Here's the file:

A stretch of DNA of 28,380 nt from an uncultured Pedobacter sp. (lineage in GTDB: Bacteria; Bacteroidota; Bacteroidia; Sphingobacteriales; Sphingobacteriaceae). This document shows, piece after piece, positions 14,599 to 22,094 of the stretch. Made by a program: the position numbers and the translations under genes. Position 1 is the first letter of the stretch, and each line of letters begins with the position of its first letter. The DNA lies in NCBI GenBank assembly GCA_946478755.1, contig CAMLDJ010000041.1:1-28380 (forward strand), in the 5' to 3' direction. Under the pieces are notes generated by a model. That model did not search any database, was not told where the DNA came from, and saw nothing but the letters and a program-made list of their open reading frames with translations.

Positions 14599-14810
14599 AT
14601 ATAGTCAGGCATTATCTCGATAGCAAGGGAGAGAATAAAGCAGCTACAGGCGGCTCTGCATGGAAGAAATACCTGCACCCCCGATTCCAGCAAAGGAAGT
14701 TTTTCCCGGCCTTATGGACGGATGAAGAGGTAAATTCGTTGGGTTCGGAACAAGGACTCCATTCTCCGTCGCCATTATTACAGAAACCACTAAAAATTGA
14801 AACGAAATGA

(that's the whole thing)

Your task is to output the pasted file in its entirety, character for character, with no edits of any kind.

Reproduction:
A stretch of DNA of 28,380 nt from an uncultured Pedobacter sp. (lineage in GTDB: Bacteria; Bacteroidota; Bacteroidia; Sphingobacteriales; Sphingobacteriaceae). This document shows, piece after piece, positions 14,599 to 22,094 of the stretch. Made by a program: the position numbers and the translations under genes. Position 1 is the first letter of the stretch, and each line of letters begins with the position of its first letter. The DNA lies in NCBI GenBank assembly GCA_946478755.1, contig CAMLDJ010000041.1:1-28380 (forward strand), in the 5' to 3' direction. Under the pieces are notes generated by a model. That model did not search any database, was not told where the DNA came from, and saw nothing but the letters and a program-made list of their open reading frames with translations.

Positions 14599-14810
14599 AT
14601 ATAGTCAGGCATTATCTCGATAGCAAGGGAGAGAATAAAGCAGCTACAGGCGGCTCTGCATGGAAGAAATACCTGCACCCCCGATTCCAGCAAAGGAAGT
14701 TTTTCCCGGCCTTATGGACGGATGAAGAGGTAAATTCGTTGGGTTCGGAACAAGGACTCCATTCTCCGTCGCCATTATTACAGAAACCACTAAAAATTGA
14801 AACGAAATGA